“…the boat was anchored 500 yards (meters) from the Cozumel dock and was not in service when the object was discovered Thursday… a company diver reported the object, and Mexican navy divers removed it,” CBS reported.
As a result of the ferry explosion, several cruise lines “including Carnival, Royal Caribbean and Disney, canceled all shore excursions involving ferries between Cozumel and Playa del Carmen,” according to AL.com.
In 1999, pirates attacked a ferry that ran between Cozumel and Playa del Carmen. “Brandishing a grenade and firing assault rifles into the night air, half a dozen hooded pirates attacked a ferry returning from the Caribbean resort isle of Cozumel,” The Los Angeles Times reported. “They robbed passengers of money and valuables, threw two security guards overboard and beat a crew member Monday night before speeding off in another boat.”
3. The State Department Urged Travelers to Show ‘Extra Caution’ in Mexico Because of Crime
It’s not just Playa del Carmen. The U.S. State Department issued another travel warning for the country of Mexico on January 10, 2018. “Exercise increased caution in Mexico due to crime. Some areas have increased risk,” the travel warning says. “Violent crime, such as homicide, kidnapping, carjacking, and robbery, is widespread.”
The State Department also warned: “The U.S. government has limited ability to provide emergency services to U.S. citizens in many areas of Mexico as U.S. government employees are prohibited from travel to these areas.” The State Department advises that Americans not travel to these areas of Mexico:
Colima state due to crime.
Guerrero state due to crime.
Michoacán state due to crime.
Sinaloa state due to crime.
Tamaulipas state due to crime.
The situation is dangerous enough that U.S. government employees have travel restrictions in Mexico. “U.S. government employees are prohibited from intercity travel after dark in many areas of Mexico,” the State Department reports. “U.S. government employees are also not permitted to drive from the U.S.-Mexico border to or from the interior parts of Mexico with the exception of daytime travel on Highway 15 between Nogales and Hermosillo.”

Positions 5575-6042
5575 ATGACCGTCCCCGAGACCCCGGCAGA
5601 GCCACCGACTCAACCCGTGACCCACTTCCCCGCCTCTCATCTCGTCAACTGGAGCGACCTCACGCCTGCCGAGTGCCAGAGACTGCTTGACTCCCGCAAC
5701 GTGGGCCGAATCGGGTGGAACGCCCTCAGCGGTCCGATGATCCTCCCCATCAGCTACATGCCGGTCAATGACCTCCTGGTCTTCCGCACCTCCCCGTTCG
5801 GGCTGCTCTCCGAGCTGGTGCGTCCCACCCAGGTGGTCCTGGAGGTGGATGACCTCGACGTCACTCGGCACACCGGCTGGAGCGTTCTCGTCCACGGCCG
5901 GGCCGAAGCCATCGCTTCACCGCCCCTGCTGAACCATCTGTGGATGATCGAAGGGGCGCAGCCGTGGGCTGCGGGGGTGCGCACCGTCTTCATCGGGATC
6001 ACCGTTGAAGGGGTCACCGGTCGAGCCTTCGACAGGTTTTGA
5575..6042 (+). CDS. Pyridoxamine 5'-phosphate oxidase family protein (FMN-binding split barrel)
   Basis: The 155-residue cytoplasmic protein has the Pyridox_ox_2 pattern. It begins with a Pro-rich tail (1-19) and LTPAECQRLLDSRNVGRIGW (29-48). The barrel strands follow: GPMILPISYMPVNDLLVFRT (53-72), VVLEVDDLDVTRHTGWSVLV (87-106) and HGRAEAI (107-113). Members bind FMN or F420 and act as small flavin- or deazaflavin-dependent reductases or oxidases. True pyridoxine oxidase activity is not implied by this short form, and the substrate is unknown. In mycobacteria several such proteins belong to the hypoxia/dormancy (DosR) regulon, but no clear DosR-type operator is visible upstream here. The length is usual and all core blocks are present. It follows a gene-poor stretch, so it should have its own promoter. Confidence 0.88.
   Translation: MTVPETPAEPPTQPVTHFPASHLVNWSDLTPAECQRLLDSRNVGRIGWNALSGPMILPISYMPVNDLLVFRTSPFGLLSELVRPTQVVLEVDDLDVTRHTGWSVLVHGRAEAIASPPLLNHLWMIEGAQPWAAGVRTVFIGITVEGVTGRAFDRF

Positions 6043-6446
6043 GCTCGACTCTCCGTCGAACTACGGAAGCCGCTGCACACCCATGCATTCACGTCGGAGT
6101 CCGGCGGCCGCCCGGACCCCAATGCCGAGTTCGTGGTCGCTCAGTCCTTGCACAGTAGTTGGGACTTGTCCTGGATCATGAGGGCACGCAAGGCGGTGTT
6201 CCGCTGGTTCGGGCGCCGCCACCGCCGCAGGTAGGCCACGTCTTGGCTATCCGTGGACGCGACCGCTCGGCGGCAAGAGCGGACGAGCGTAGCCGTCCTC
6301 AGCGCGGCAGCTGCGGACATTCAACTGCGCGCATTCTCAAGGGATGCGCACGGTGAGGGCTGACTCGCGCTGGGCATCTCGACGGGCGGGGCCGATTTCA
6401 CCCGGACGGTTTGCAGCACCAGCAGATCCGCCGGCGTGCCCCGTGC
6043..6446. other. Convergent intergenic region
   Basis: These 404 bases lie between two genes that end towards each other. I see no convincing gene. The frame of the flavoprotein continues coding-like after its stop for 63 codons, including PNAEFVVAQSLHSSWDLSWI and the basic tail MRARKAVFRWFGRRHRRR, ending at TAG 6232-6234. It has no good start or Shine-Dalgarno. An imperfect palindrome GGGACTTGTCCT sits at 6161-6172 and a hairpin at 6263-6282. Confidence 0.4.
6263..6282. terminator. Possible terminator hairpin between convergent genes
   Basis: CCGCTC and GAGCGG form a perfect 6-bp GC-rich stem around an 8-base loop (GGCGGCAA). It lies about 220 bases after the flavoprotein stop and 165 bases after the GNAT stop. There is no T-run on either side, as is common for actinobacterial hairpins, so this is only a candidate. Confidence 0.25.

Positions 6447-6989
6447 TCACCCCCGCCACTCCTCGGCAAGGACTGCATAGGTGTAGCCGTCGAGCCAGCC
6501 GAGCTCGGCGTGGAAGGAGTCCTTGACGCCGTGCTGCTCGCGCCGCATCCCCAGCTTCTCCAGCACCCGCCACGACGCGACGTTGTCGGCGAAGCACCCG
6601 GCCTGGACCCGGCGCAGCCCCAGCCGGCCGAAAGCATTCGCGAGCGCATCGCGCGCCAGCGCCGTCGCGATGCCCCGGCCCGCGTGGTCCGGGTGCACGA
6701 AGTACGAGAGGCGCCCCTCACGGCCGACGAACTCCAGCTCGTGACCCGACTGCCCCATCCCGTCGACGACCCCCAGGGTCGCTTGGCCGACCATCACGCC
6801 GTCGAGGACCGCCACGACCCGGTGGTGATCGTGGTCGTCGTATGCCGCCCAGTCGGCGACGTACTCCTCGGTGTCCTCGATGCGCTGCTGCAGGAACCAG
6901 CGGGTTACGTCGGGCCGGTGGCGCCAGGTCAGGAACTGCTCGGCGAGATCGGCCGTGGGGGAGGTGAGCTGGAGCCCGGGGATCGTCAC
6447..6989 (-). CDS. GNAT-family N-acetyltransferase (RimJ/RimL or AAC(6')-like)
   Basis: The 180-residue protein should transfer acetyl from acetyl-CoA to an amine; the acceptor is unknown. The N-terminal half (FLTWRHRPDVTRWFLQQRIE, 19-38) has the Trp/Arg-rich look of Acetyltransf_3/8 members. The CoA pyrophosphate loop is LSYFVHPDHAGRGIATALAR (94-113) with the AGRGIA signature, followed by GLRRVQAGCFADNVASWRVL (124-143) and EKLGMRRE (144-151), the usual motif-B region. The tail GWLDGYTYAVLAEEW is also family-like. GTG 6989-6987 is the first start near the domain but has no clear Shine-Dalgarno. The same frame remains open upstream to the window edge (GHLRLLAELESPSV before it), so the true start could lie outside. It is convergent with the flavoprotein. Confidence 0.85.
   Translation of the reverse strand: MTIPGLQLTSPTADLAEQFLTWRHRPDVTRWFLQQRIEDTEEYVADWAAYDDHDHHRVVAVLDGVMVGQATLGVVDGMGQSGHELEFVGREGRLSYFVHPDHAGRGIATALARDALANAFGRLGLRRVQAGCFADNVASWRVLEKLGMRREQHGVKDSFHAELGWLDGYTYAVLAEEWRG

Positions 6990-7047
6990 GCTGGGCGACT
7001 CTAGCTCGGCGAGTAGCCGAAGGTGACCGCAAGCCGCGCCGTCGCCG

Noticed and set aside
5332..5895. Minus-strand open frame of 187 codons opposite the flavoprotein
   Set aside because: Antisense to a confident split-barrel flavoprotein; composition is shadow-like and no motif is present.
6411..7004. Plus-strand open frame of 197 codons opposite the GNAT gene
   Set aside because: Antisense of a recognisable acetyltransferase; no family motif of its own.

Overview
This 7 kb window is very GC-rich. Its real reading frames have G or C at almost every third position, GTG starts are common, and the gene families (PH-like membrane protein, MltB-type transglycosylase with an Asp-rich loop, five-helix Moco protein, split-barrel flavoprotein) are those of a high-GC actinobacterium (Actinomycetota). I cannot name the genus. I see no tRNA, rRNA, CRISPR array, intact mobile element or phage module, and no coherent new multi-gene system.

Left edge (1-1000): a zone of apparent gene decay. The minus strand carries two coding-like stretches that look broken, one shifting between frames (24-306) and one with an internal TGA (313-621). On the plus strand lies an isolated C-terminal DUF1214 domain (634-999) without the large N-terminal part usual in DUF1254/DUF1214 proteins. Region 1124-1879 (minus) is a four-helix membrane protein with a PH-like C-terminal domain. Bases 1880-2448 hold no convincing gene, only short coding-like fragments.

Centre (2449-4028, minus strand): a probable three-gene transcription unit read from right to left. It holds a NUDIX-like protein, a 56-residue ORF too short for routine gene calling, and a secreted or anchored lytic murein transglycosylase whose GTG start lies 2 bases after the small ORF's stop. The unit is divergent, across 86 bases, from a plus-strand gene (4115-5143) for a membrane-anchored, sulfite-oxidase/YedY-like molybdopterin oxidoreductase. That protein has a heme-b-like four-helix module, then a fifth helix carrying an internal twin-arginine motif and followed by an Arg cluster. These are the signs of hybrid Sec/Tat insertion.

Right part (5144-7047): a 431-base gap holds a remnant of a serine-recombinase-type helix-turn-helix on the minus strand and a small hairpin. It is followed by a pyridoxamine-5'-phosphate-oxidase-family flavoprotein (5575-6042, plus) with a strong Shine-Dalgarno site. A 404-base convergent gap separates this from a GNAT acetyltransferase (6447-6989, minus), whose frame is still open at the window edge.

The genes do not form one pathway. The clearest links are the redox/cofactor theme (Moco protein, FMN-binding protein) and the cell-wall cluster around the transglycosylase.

Five people were shot and killed in Playa del Carmen at the Blue Parrot Nightclub in January 2017.
4. Previous Warnings Discussed Tainted Alcohol
It’s not only the crime and explosions that worry some travelers. The U.S. State Department urged vacationers to avoid excessive consumption of alcohol, saying, “There have been allegations that consumption of tainted or substandard alcohol has resulted in illness or blacking out. If you choose to drink alcohol, it is important to do so in moderation and to stop and seek medical attention if you begin to feel ill.”
The Mexican tourism secretary told CNN that “the region receives 11 million tourists a year at more than 98,000 hotel rooms, and adheres to strict quality measures.” However, The Milwaukee Journal Sentinel published an investigative series that alleged that tourists were reporting blackouts at all-inclusive resorts in the area, and Mexico has now been seizing illegal tequila and shutting down distributors who make it.
5. Mexican Officials Have Pushed Back on Claims the City Is Not Safe
Mexican officials, who clearly want to protect the tourist trade that is so important to Quintana Roo, used a visit to Playa del Carmen by President Enrique Pena Nieto to argue the area is safe to visit.
In addition to being a popular diving destination, the Mexican town on the Caribbean has white sand beaches, all-inclusive resorts, and turquoise waters that draw tourists who also like its location not far from popular destinations like Tulum. It doesn’t have quite the party atmosphere as Cancun, either, drawing more families and older vacationers.